Little Films, Big Ideas

Filmink chats with talented young filmmaker, Genevieve Clay, about her award-winning short films and her role in the upcoming National Youth Week Competition


Having won Tropfest in 2009 and various other festival accolades for her socially-conscious short films, it may come as a surprise that writer/director Genevieve Clay initially wanted to be on the other side of the camera. "I always wanted to act, and I never thought about directing at all," Clay says. "It wasn't until I decided to study filmmaking in order to be in everyone's short films so I could cut a reel for myself, that I discovered I liked making films. I was better at making them than being in them."

Indeed Clay has proven herself to be a talented young filmmaker, taking out the top prize at last year's Tropfest for her inspiring film Be My Brother, a story about a young man with Down Syndrome which challenged social prejudices. Her latest short film, Frances and Annie, which also examines the way society treats people with disabilities, made waves at the 2009 Bondi Short Film Festival where it won Best Script.

Why does Clay feel so drawn to making films about social issues? "I think that film is so powerful, we should use it to entertain and bring about advocacy and awareness. I'm not saying that I think rom-coms are evil," she laughs before adding, "whatever genre I'm tackling, I always want to say something in my work whether audiences realise it or not."

While Clay has won accolades and praise on the Festival circuit, forging a career in the film industry remains a tough gig. "Tropfest has been a great springboard for me. But it isn't a magic switch, you don't just win and then everything is given to you on a silver platter. You still have to write, come up with ideas, approach funding bodies and work hard to achieve your goals," Clay says.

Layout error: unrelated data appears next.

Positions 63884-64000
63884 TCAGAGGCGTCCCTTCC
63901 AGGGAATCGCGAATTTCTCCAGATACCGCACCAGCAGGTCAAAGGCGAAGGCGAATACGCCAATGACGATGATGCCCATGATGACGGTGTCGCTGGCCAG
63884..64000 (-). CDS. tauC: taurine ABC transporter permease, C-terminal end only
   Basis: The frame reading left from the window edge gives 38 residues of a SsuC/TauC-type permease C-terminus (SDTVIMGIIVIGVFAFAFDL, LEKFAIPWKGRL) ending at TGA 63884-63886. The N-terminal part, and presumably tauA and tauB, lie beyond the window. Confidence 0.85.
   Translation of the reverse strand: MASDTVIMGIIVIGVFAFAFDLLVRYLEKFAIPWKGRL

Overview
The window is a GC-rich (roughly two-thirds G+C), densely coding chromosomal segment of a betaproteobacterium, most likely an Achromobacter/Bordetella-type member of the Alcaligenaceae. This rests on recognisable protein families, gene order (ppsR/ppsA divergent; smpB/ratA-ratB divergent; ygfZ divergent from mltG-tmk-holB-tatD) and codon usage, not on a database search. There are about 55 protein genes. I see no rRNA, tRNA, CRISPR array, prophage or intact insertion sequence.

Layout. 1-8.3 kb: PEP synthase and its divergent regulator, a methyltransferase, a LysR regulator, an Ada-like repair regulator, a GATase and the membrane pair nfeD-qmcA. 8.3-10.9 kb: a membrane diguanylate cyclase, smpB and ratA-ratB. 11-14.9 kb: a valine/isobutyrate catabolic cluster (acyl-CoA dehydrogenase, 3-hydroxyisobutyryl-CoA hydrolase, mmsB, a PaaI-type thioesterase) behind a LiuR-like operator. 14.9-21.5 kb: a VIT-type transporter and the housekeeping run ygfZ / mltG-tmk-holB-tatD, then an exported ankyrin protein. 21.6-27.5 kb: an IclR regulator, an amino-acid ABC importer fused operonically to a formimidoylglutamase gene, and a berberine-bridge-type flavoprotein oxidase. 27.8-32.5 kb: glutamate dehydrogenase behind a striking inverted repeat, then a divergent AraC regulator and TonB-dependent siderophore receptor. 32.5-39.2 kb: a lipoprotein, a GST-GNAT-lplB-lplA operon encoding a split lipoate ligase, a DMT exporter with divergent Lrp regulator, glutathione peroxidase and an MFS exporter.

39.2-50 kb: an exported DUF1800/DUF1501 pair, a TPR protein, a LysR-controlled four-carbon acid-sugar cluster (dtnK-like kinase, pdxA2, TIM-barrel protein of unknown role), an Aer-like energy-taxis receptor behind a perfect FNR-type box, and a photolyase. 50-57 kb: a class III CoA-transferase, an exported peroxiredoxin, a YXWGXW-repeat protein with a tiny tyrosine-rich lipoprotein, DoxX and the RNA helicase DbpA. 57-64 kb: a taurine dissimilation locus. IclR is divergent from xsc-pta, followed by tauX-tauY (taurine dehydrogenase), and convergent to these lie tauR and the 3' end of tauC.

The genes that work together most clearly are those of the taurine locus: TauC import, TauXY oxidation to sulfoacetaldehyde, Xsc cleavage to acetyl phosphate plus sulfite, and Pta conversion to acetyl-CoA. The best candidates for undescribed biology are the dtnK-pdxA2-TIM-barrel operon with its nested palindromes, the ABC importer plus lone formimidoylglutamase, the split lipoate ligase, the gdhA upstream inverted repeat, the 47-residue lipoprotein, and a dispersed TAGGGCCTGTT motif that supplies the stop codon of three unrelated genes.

However the young director does realise what a valuable opportunity events like Tropfest are. "It has been the most excellent platform to give my film a life, it has been seen by more people than I could have ever imagined and it's still being screened at and requested for festivals! So for that I'm extremely grateful."

Keen to help others with filmmaking aspirations, Clay is set to participate in the upcoming National Youth Week Competition which provides young Australians with the opportunity to showcase their talents in the arts. Clay will be judging the film category. "It is so important to encourage the next generation of artists to achieve their dreams in their desired creative career. I think the biggest thing that frustrates me is the way people underestimate the talents of young filmmakers."

Clay says that a project like this encourages young people to make that project they may have been thinking about for a while. "Everyone has a story, young or old. I believe everyone has a successful film inside them, they just need to find the right way to tell it."

National Youth Week 2010 will run from 10-18 April. For more information visit the website here.

Picture caption: Clay at Tropfest 2010, Sydney. Photographer: Gaye Gerard

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